London Fire Dept. Fights for Gender-neutral Titles
If we were to randomly say five words related to emergency, what would it be? 1. Police 2. Ambulance 3. Firemen 4. Fire engine 5. doctor. Probably these would have been the first few words that would have popped up in our minds. While we are mentioning Police and doctor, why not just firefighter instead of firemen?
Trying to research through the internet about the firefighters, the following were the few lines that had surfaced, “A Fireman’s job is not just what we are used to seeing on TV. It is a physically and mentally challenging occupation that requires constant attention, dedication, and training to make sure the fireman is on top of his game when called into an emergency situation. Firemen brave extremely hazardous conditions and long, irregular shifts on a near-daily basis. They are on call at all hours and must respond immediately to extinguish or control fires and respond to other emergency situations.”
While this looks like any normal description about the job, I had realised the peculiarity about it only after the recent looming of the #FireFightersCampaign.
— Sara Perez (@LFBYouthManager) October 18, 2017
— HampshireFireService (@Hants_fire) October 18, 2017
London Fire Commissioner Dany Cotton has recently launched a campaign to stop people using the term ‘fireman’ and to use the gender neutral ‘firefighters’ instead. Ms Cotton launched the anti-sexism campaign during the Women of the Year Award 2017.
Born in London, Dany Cotton, 48, became the capital’s first female fire commissioner in January. She told The Guardian in January: ‘One single thing that would help bring more women into the service? Stop saying ‘fireman’. ‘Why did they have to go for Fireman Sam? What’s wrong with Firefighter Sam? She is urging people to show their support with the hashtag #firefightingsexism over concerns the term ‘fireman’ that could put women off joining the service. She added that ‘Firemen’ are outdated and people should use the term ‘firefighters’ instead.
The launch of the campaign comes at a busy time for the brigade, as the Grenfell Inquiry continues. The main purpose of this campaign is to shake off outdated language which stops young girls from considering this rewarding and professional career.
Firefighting was formerly an all-male profession. While it is dominated by men in both professional and volunteer contexts today as well, there are women who fight fire alongside their male counterparts which are quite often ignored.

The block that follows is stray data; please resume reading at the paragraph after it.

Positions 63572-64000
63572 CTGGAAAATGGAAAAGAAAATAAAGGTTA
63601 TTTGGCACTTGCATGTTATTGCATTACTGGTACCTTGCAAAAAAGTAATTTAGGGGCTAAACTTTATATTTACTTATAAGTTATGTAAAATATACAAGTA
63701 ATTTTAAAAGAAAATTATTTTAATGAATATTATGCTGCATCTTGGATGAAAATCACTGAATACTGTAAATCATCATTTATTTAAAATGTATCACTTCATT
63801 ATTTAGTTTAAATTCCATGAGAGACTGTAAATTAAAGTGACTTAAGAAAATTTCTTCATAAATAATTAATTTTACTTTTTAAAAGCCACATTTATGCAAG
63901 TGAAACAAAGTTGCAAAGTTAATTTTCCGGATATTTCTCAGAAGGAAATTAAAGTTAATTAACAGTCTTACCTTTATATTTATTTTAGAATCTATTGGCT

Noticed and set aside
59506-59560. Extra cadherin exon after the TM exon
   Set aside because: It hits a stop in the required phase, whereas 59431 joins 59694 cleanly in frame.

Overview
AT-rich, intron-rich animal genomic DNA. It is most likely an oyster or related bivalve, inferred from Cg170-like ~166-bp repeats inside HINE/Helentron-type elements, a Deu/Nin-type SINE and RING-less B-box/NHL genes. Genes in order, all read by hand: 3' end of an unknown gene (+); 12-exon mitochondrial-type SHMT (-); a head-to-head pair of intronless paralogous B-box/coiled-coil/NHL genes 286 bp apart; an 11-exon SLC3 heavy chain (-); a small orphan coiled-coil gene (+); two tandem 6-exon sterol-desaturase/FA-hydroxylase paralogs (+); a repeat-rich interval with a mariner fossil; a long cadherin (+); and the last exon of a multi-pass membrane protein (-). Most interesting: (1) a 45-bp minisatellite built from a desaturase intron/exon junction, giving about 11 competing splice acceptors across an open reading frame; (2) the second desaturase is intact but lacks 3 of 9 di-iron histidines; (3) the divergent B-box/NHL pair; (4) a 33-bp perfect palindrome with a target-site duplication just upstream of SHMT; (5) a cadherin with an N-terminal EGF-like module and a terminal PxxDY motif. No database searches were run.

Simran Khosla, 19, pursuing economics from Lady Shri Ram College for Women mentioned how these terms have become a part of the everyday dictionary and have been accepted as a colloquial term without giving attention to certain details. She said, “The professional world out there is harsh with sexism thriving till date. If this campaign would not have surfaced, probably none of us would be thinking over such terms that are prevalent. Bringing your observant glasses on, you would easily see the number of stereotypes prevalent. The term “Chairman” is used instead of Chairperson in most of the corporate offices. While it’s a neutral job profile, it’s unbelievable to think that these words have been constantly used in a way that we have accepted it and never took efforts to challenge it. It’s time we do”
This was reflected during Arundhati Bhattacharya’s stint as SBI’s Chairman. The former chairman of SBI on assuming office printed her business cards as chairperson but the bank’s legal department advised her against it as the SBI Act did not have any provision for a chairperson.
It’s evident in the Indian context as to how well we have accepted this as the way of life. How many have us have seen women firefighters? Hardly any considering how it has been stereotyped as men’s profession.
Simran Chatrath, 19, pursuing psychology in Amity University mentions that in our country women are not celebrated and that has not been questioned until lately.
She says, “News about women are never highlighted and thus very few people are aware of the same. How many of us knew that in 2003, the Tamil Nadu Fire and Rescue Services appointed Priya Ravichandran as a Divisional fire officer, making her one of the first female fire officers in the country, and the first one to win Anna Medal for Bravery in Tamil Nadu in 2013?Also, that in 2012, the Mumbai Fire Brigade inducted five women firefighters, making them the first in the history of the organisation? Hardly few of us or worst, none.
This is the situation when women’s activities and achievements are not considered up to the mark due to the comparison of their performance with men, while there should be no comparison but rather talk about the firsts in any field by women considering the perpetual state of patriarchy and stereotypes that they have been conditioned to live”.
While there are some improvements in the movie industry wherein the gender-neutral “Actor” has been appropriated to address movie stars. But this division is still a bone of contention in various fields.
With the evolution of the social media platforms, women are coming together to raise their issues and concerns. For any issue to be spread wide across, one important feature is the need for solidarity. Social media has strengthened that between women all across the world. Such campaigns bring about a change not just in the context it is based upon but in fact, kick-starts the conversation in various other fields.
This shows how just a normal thought if expressed on a platform, could rise different streams, among different people encouraging them to open up.
Reshma Ganeshbabu is an intern with SheThePeople.TV. The views expressed in this column are author’s own.